Months ago I wrote about three of the four museums we toured this summer in D.C. I have fought writer’s block in my efforts to create something honest and interesting about the fairly new addition to The Smithsonians on Native Americans. This morning I awakened from what the first Americans would describe as a “vision”, in my case a dream. Almost two years ago we lost our black cat in the Jedidiah Smith Redwoods State Park. That first night I sat outside wrapped in a blanket waiting for her return. Nothing happened, but before I gave up and went to bed I made a request of The Great Spirit: “If she is not essential to the survival of another of your creatures, please send her back to us.” Three days later, 30 minutes before leaving for Oregon, The Kat heard the cat and caught her. Both were safe and sound.
This summer we planned an Amtrak trip to D.C. to see museums that were not there 25 years ago when last we went. I sensed the Great Spirit wanted us to visit the Indians and learn more. It made the list, and was our first stop. All the tribes had been asked for ideas, and many responded, all wanting equal time. Those in power chose to build sections of the museum for each group of tribes – Northeast, Northwest, Southern, Southwest and Plains, and tribes of Central and South America – each group responsible for its content. But I couldn’t put my finger on a central purpose, or find a way to pull it all together. Then my dream revealed a path.
In it I met the Great Spirit (henceforth, GS) and thanked him for sparing Magic the cat. “I get too many requests for help … I can’t get to more than a few in thousands, but your story piqued my interest. Your inherited, declawed pet, unable to hunt found herself as a prey animal without the instincts rabbits and birds need to survive. You were wise to put out plain food; that kept her close without attracting a bear.” “GS, what about the requests for help you can’t answer?” “Most are complaints. Sickness, money, loneliness. I rarely answer those. Money is a human invention: not mine. Sickness teaches people about another part of life, death. And loneliness, there’s what, 8 billion of you now? Find a friend already!” “Have humans done anything good?” “Oh yes!. Cooking, warm clothes, shelter, and saving the buffalo pleased me, even though it’s only to eat a different meat. And music! I love the blues, and you should have seen Mozart live. That crazy dude rocked! And tell me, what’s wrong with disco? Now that rap stuff, what they call it, hop-hop? It’s a waste of good eardrums.” “GS, do you hear from other gods?” “I hear from most people now and then, plus a few whales and porpoises who, believe it or not, have neither medicine men nor preachers. I’ve never heard from other deities, but I dunno, they may be out there. Godding is hard work; you’d think any others would want to talk shop—I’d like to — but so far, no.” “How will you deal with global warming?” “Walking Hawk, my son (that’s me), I never knew mankind would invent so many things, some not so good. That’s another man-made problem requiring a man-made solution. Otherwise, life will eventually be dominated by cockroaches and jellyfish, but humans under-rate both. Life will go on, and three billion years is time enough for Earth to cure pollution and global warming, and for intelligent life to evolve once again, maybe better. I’m getting tired now; go write your blog.”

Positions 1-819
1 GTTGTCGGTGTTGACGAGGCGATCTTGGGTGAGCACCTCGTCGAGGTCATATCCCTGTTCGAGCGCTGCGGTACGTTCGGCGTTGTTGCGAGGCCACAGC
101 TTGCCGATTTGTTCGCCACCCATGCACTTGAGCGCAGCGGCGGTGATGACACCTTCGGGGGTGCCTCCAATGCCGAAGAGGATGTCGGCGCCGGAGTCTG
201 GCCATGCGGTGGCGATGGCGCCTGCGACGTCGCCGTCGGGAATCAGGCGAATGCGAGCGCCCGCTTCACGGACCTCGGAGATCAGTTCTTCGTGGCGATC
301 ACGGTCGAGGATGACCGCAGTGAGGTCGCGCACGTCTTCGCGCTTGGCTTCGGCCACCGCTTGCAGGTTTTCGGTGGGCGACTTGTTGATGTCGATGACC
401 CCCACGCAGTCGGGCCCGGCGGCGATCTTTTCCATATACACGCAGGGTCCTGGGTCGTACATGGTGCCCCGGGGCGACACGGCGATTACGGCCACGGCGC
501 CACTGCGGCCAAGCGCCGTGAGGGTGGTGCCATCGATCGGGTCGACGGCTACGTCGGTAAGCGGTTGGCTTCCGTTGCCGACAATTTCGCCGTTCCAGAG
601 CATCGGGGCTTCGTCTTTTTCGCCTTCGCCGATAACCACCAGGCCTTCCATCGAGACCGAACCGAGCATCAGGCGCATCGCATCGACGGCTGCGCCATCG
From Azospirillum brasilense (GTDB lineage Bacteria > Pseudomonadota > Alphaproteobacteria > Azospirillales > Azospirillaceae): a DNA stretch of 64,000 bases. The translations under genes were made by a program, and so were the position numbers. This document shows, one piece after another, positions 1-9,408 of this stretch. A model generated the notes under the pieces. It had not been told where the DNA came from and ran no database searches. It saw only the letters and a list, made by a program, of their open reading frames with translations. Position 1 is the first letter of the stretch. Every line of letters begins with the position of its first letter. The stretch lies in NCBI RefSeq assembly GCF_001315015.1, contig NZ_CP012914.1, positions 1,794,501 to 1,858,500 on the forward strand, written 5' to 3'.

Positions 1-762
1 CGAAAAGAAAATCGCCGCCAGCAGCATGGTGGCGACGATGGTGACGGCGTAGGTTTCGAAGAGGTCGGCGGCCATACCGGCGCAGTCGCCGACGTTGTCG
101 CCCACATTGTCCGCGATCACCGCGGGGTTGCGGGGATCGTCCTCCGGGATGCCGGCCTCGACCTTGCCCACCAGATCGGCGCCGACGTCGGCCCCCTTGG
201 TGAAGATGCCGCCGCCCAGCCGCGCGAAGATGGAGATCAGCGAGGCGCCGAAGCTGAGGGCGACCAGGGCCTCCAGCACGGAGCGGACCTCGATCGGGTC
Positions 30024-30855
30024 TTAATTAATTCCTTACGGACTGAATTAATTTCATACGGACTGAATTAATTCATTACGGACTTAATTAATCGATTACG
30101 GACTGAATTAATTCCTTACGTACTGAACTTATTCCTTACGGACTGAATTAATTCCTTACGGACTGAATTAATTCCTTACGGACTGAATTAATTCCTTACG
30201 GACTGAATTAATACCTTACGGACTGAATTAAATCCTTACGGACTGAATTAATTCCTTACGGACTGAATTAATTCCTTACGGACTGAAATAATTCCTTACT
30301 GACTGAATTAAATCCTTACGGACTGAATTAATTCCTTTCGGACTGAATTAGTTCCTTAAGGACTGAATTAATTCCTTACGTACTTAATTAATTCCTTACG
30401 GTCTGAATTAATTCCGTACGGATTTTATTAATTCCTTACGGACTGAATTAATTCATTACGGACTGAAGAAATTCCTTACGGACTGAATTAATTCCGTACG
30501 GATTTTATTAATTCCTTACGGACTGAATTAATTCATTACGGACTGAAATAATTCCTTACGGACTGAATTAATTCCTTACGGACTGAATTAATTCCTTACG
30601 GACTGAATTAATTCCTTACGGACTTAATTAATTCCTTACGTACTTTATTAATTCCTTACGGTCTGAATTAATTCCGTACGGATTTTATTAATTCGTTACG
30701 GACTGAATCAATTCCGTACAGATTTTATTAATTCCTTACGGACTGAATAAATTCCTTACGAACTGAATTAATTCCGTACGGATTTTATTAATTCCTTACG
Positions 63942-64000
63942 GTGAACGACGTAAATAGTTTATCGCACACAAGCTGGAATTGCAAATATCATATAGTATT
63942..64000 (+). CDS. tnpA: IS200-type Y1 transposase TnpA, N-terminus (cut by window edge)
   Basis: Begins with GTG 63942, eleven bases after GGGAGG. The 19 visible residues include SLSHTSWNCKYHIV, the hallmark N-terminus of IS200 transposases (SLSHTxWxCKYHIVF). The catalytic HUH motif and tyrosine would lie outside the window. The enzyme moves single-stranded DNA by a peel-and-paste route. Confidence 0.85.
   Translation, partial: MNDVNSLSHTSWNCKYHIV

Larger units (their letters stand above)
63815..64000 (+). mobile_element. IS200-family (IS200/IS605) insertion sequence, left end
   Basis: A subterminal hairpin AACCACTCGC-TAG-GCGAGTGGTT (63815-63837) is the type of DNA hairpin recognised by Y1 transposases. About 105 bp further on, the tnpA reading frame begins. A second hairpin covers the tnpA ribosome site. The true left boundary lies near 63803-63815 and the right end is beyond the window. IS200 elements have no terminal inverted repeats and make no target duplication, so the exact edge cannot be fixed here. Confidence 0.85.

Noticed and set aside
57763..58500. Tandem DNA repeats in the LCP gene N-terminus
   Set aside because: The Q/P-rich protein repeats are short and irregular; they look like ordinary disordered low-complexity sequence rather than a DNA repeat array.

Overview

The Museum is inside a lovely $220,000,000 stone building with a Southwestern feel. Each regional group tells their collective story in pictures and words. Pocahontas, daughter of Powhatan, married Englishman John Rolfe and became the first Native American to visit Europe. Her son was born in England but returned to Virginia at 40. Prominent Virginians proudly claim Pocahontas blood to this day. Palm Springs, CA was first known as Agua Caliente until its inhabitants were displaced to reservations by the Army, gold miners, and the Union Pacific Railroad. Custer died for your sins at Little Bighorn, but our wasichu forbears within a year had put all of his opponents in reservations or graves. The Trail of Tears was indeed a trail of forced relocations, and always toward less and less desirable lands. Again and again our government hammered Indians into bad treaties, only to renege on them again, and again. Here is the overarching theme of The Museum of the American Indian: we screwed them repeatedly. But that’s what apex predators (and people) do.
Put the Museum of the American Indian on your bucket list. It’s good for your soul.